The report – Iraq after the Occupation – Iraqis speak about the state of their country as the U.S. military withdraws – quotes Iraqis who express doubt on the effects of the U.S. military “surge,” the trustworthiness of the Iraqi military, and the reliability of public figures and institutions. “Iraqis in this report challenge the simplistic success story that the U.S. is telling about Iraq,” says Marius van Hoogstraten of the CPT.
The report is based on extensive interviews with Iraqi citizens in various parts of the country. It recommends that the U.S. think creatively about ways to support Iraqi society before the U.S. military withdraws entirely at the end of 2011.
The U.S. recently announced an “end of combat missions” in preparation for complete withdrawal from the country by the end of 2011.
The report notes that no consensus exists among Iraqis on the future of their country, with some interviewees expecting the security situation to get much worse, while others are more optimistic. However, none expect Iraq to be independent after a complete U.S. withdrawal. “I do not think the American army came all this way, spent all this money to leave [Iraq] a prey to others,” said one Baghdad resident.
Although the report confirms an improved security situation over the last few years, it questions the contribution of the “surge.” About half of those interviewed pointed instead to the U.S. withdrawal from Iraqi cities in 2009 as the major contributor to the improved security situation.
While many respondents see the increased skill and capacity of the Iraqi security forces as a positive factor, a majority express concerns about their trustworthiness and independence. Another Baghdad resident spoke of the Iraqi security forces’ lack of “educational aspects in the field of human rights and loyalty to the homeland.”
Respondents also express serious concerns about the credibility of Iraqi politicians, the “abominable state of public services” and the economy, and corruption. “The obscene opulence of some is excessive,” says one interviewee, “while the rate of wretched poverty in Iraq continues to pose a humanitarian problem.”
Tensions among ethnic and religious groups continue to threaten the country’s stability. Many respondents also fear interference by neighboring states, particularly Iran.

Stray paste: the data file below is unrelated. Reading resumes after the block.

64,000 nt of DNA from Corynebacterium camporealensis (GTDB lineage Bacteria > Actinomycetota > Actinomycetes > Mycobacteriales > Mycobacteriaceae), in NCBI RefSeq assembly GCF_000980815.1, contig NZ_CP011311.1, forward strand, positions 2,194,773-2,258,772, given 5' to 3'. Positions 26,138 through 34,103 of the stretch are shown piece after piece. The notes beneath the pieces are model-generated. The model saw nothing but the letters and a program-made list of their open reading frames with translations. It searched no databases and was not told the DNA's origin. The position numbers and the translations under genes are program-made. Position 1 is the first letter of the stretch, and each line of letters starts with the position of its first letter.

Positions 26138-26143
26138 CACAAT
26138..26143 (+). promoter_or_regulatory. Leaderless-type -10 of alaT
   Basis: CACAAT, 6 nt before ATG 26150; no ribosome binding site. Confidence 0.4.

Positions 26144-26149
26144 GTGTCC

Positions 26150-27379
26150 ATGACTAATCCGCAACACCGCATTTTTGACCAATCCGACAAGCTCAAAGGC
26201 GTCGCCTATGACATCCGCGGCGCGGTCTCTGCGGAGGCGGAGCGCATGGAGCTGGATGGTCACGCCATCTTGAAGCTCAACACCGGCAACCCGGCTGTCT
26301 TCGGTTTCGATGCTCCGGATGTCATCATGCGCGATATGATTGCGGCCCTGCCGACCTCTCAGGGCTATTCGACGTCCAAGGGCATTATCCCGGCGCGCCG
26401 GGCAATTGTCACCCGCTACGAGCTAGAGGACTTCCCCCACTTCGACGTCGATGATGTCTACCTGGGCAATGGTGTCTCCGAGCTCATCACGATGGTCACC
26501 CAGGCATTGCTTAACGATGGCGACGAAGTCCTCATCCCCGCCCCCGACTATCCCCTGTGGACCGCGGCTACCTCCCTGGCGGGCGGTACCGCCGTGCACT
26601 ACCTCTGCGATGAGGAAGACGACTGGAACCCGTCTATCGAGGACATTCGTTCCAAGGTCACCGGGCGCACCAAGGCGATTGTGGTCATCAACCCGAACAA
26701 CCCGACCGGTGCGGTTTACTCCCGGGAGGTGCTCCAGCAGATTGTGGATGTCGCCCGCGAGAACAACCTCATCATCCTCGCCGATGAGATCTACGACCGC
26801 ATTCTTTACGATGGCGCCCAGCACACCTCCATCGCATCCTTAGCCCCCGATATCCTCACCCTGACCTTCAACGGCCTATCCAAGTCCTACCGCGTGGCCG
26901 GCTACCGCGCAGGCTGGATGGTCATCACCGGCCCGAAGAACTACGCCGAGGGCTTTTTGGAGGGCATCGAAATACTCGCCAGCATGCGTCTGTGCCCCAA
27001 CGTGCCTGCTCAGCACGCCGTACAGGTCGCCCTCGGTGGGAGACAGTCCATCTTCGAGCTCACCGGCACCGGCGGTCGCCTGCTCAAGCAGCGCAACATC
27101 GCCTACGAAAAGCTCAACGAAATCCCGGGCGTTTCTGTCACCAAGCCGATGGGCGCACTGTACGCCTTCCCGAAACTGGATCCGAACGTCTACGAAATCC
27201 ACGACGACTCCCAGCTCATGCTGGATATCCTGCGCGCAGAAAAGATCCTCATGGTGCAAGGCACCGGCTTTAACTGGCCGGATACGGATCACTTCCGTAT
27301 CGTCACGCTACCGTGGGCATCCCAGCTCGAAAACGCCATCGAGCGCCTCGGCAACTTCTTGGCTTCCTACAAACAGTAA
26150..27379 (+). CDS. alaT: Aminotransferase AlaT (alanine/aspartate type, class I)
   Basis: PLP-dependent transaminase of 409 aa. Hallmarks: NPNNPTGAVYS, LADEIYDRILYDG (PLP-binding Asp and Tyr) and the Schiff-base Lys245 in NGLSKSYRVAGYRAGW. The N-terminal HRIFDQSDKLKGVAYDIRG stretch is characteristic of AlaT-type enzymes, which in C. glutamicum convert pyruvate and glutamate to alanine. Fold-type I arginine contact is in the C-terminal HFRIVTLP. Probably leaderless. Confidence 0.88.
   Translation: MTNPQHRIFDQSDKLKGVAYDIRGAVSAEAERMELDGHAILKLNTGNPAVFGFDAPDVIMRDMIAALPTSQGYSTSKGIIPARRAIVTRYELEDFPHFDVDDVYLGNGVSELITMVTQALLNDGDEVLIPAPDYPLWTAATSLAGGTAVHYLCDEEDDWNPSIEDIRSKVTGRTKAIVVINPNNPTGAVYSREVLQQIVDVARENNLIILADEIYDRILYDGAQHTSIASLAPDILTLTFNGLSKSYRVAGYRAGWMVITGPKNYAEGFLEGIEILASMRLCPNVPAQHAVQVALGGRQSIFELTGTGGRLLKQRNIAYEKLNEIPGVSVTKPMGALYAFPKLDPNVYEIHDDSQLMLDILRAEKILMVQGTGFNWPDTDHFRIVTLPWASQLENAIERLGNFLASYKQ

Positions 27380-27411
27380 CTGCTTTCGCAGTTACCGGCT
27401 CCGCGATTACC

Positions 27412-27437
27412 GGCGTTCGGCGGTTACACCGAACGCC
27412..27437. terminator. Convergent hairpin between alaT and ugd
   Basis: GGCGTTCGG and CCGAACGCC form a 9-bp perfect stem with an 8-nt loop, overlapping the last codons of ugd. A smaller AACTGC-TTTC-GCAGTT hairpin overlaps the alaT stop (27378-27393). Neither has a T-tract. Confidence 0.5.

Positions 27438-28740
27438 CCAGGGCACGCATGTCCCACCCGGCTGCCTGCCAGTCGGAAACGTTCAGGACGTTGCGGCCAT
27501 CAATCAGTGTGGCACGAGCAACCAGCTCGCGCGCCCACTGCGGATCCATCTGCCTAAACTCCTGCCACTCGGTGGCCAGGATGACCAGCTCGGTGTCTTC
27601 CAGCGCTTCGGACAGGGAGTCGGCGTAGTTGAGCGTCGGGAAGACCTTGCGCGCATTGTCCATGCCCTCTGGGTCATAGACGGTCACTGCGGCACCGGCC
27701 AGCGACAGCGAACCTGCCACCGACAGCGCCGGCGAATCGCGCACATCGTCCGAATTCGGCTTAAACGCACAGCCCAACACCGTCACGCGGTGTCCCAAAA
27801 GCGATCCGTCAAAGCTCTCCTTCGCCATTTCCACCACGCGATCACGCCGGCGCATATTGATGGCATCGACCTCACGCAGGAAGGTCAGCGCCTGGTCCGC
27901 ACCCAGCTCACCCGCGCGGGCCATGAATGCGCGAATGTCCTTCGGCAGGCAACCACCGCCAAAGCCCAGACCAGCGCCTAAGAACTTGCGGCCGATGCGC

In its conclusion, CPT Iraq stipulates that in the waning days of U.S. military presence in Iraq, the U.S. should focus on the Iraqi economy, reconciliation efforts, and a culture of accountability in the Iraqi security forces. CPT stresses that the U.S. must also respect Iraqi democratic sovereignty. “There’s a lot that needs to be done that only Iraqis can do,” notes Van Hoogstraten.
The full report is on the CPT web site: www.cpt.org/files/
Nuclear weapons about values says Hiroshima survivor
A Japanese pastor who became a Christian after surviving the atomic bombing of Hiroshima says his decades-long pursuit of peace has involved a resistance to “nuclear weapons in the human mind.”
In a recently-published autobiography, the 82-year-old pastor, the Rev. Shouzo Munetou of the United Church of Christ in Japan, writes that nuclear weapons are “a symbol of the devil that was produced by egoism, greed, pride, conceit, enmity, hatred.”
Munetou contracted leukemia after being affected by radiation from the U.S. atomic bomb dropped on Hiroshima on 6 August 1945 in the closing days of the Second World War. This led to his questioning why he had survived and what life meant to him. “The problem of nuclear weapons is not only a matter of weapons, science and technology, but also a matter of human existence, values, way of life, and thoughts that do not fear God,” he explains. He says the atomic bombing was “a result of a war of aggression and colonial rule in Asia by Japanese militarism, which cannot be talked about without a deep repentance as one who supported and cooperated with causing the war of aggression.”
Munetou studied in Tokyo and San Francisco, where he wrote his master’s theses on the apostle Paul’s understanding of human sin, and on the relationship between Church and State in the writings of Karl Barth.
“The beginning of my steps as a pastor for 50 years has been simply these two master’s theses, that is, the issue of human sin and forgiveness and what the social mission of one who has been forgiven is,” he writes.
Munetou has been actively involved in peace movements and Christian actions to promote world peace, and has written several books on peace and Christianity.
Christianity as a whole, he said, “has an obligation and a responsibility to continue to say ‘No!’ without any ‘Yes’ to nuclear weapons that are against humanity and the absolute evil that plunges humanity into ruin and is incompatible with Christian faith.”
At least 150,000 people died as a result of the bombings of Hiroshima and Nagasaki.
IN COMMUNION / FEAST OF ST. ANASTASIA OF ROME / FALL 2010/ issue 58